A loss of instrument performance over time is one of the major contributors to HPLC downtime and increased operational costs. The ability to identify and address problems from the outset can result in fewer unexpected repairs of the LC system, which leads to an overall reduction in repair costs, and consequently, fewer instrument downtime days.
In this SelectScience webinar, now available on demand, Marc Fuerher, senior product manager at Agilent Technologies, discusses how applying regular system maintenance can improve HPLC productivity. Fuerher further discusses how to optimize your analysis and reduce instrument downtime using key Infinity Lab supplies on your LC instrument.
Think you’d benefit, but missed the live event? Register now to watch the webinar at a time that suits you or read on for highlights from the Q&A session.
MF: Typically, our recommendation is to do at least one preventive maintenance per year. Every 12 months when you're using your instrument regularly, it's recommended to change parts in the pump and your autosampler. If you're using your instrument more heavily, perhaps you can schedule your maintenance every nine or six months.
MF: My recommendation would be to have all maintenance parts on stock, and then at Agilent we can order new parts for you when needed. At Agilent, we have a quick reference guide for all Agilent instruments, and this contains a list of all relevant parts that you should have on stock near your instrument.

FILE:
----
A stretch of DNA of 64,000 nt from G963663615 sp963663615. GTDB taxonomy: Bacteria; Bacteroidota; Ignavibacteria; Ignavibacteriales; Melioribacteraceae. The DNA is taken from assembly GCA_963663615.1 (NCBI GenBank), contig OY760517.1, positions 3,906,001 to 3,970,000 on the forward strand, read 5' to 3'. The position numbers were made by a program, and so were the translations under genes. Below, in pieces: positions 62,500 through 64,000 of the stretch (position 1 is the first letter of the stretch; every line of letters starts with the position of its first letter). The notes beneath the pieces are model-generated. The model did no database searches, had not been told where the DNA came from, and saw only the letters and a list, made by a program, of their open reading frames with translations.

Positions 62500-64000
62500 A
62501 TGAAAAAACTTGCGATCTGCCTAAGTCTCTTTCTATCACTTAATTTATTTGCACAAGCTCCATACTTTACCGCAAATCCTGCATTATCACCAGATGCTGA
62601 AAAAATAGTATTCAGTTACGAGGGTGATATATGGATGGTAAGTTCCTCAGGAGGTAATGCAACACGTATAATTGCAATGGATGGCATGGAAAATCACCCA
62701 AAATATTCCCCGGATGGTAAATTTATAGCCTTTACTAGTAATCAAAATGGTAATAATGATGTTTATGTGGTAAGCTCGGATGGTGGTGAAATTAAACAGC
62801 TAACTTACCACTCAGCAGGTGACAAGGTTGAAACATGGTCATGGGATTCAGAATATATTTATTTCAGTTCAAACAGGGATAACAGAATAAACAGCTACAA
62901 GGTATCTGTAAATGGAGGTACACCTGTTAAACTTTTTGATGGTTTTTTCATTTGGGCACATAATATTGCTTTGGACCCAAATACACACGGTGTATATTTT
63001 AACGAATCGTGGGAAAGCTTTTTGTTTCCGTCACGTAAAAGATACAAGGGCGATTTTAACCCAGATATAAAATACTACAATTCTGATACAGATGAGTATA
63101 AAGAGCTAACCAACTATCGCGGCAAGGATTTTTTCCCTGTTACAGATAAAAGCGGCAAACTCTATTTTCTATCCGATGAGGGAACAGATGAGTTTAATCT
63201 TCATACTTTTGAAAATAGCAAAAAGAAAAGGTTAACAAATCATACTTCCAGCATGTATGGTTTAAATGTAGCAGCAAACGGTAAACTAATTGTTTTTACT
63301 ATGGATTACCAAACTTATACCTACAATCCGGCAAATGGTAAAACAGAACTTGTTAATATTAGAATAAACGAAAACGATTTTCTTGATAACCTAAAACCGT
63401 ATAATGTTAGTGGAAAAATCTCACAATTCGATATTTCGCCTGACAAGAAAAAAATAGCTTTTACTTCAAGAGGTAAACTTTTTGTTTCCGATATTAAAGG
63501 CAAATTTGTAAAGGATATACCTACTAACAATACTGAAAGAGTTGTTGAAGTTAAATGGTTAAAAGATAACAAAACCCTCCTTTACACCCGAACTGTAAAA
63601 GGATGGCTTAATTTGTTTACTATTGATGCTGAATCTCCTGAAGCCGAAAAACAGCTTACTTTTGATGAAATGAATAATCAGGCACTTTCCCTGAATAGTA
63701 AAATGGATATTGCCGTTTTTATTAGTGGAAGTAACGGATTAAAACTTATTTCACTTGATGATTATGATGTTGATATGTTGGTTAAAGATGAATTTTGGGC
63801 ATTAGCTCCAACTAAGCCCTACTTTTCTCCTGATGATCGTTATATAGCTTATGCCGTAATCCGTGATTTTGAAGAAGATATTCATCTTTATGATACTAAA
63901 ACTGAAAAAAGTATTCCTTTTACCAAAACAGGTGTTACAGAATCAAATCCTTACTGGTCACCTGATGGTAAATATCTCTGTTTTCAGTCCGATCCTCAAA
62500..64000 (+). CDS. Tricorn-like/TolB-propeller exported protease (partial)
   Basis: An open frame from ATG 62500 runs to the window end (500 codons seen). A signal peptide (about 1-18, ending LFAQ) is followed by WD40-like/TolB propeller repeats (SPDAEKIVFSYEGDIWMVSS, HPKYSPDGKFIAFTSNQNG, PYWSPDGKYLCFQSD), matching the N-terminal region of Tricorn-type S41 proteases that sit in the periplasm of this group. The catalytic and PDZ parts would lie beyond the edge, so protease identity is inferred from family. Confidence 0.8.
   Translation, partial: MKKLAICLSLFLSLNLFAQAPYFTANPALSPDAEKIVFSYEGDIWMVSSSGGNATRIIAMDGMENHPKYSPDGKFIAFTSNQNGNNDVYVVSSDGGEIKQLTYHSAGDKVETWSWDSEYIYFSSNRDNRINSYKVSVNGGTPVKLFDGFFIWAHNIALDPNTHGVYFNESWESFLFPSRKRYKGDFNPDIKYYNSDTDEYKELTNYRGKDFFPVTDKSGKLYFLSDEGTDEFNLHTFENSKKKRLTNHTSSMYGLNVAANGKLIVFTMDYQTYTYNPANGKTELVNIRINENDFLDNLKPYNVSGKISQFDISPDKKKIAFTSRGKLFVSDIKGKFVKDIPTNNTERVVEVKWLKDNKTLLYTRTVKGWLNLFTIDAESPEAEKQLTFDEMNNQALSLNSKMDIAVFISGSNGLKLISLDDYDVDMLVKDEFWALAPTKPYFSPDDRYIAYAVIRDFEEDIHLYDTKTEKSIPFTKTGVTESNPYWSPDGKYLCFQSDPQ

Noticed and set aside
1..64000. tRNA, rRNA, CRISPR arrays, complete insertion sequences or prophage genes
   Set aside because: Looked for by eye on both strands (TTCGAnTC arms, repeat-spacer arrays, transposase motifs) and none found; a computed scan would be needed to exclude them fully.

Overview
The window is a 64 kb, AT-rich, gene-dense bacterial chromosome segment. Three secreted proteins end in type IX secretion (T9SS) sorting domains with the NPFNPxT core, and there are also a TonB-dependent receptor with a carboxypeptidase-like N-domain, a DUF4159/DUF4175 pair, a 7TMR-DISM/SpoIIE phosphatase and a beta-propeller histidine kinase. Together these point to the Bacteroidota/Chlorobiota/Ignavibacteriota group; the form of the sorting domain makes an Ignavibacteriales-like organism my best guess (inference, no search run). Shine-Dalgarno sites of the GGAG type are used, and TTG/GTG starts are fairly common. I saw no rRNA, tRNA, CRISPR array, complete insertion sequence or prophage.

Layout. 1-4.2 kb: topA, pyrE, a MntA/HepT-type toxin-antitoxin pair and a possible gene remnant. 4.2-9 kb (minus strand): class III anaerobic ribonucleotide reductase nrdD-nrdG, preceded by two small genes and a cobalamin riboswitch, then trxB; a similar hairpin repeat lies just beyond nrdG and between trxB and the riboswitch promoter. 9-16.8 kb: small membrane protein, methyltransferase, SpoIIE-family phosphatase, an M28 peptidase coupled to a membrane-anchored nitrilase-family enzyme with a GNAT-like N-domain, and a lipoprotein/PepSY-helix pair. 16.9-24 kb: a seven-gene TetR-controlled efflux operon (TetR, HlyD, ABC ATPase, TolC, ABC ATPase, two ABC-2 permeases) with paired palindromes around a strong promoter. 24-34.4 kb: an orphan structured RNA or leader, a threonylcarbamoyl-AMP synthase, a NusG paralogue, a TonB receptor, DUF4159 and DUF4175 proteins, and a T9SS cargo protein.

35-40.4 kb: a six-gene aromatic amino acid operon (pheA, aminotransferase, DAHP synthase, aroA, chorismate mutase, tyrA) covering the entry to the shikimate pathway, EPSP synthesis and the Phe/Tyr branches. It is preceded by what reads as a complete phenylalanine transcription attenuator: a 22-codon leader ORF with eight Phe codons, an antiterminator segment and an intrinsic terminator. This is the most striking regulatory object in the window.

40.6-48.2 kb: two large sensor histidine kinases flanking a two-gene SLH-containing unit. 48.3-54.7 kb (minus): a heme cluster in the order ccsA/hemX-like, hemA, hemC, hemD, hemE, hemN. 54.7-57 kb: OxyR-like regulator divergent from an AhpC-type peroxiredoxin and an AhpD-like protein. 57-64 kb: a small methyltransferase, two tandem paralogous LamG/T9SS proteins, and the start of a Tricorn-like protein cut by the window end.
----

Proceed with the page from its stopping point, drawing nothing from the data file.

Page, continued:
MF: At Agilent, when we speak about a checkout sample, it is an internal control that is delivered with the instrument. The checkout sample is used to verify that the pump is pumping, the sampler is injecting, and the detector is detecting. You can order this product on the Agilent website and it's ready to inject to verify that your instrument is working under optimal conditions.
MF: It's very difficult to give a time frame for filters because it will be based on the application and the usage of your system. A good indicator of when a filter needs replacing is when you see some changes in your chromatography, such as tailing, fronting, or if you see a change in your pressure. In this case, you should start to think of replacing or cleaning the filter of concern. When testing filters to find which is causing the issues it is best to start with the last filter in the flow path.
MF: Normally, we say after several thousands of injections, you should change your needle. However, if the needle is not damaged or if the needle seat is not damaged, you have no reason to change it. One symptom that suggests you may need to change your needle is if you start to have some carryover. If you have some ghost peaks, that is also an indicator the needle needs changing. Also, important to remember is the needle and needle seats must be changed together.
MF: If the system is on, just leave it on. Switching off for one hour is not so relevant. If you're not using buffers in high concentrations, you can switch the flow off in that case. But you must be sure when you turn your flow on again that you rinse with water to remove all the buffer and trace materials.
How can you maintain the LC system and columns when not in use for long periods?
MF: Flush your column and system after use. When storing the column remove the column from your flow path and put the closing pins on both sides to ensure that you have no air coming into your column. Make sure to change columns for different applications.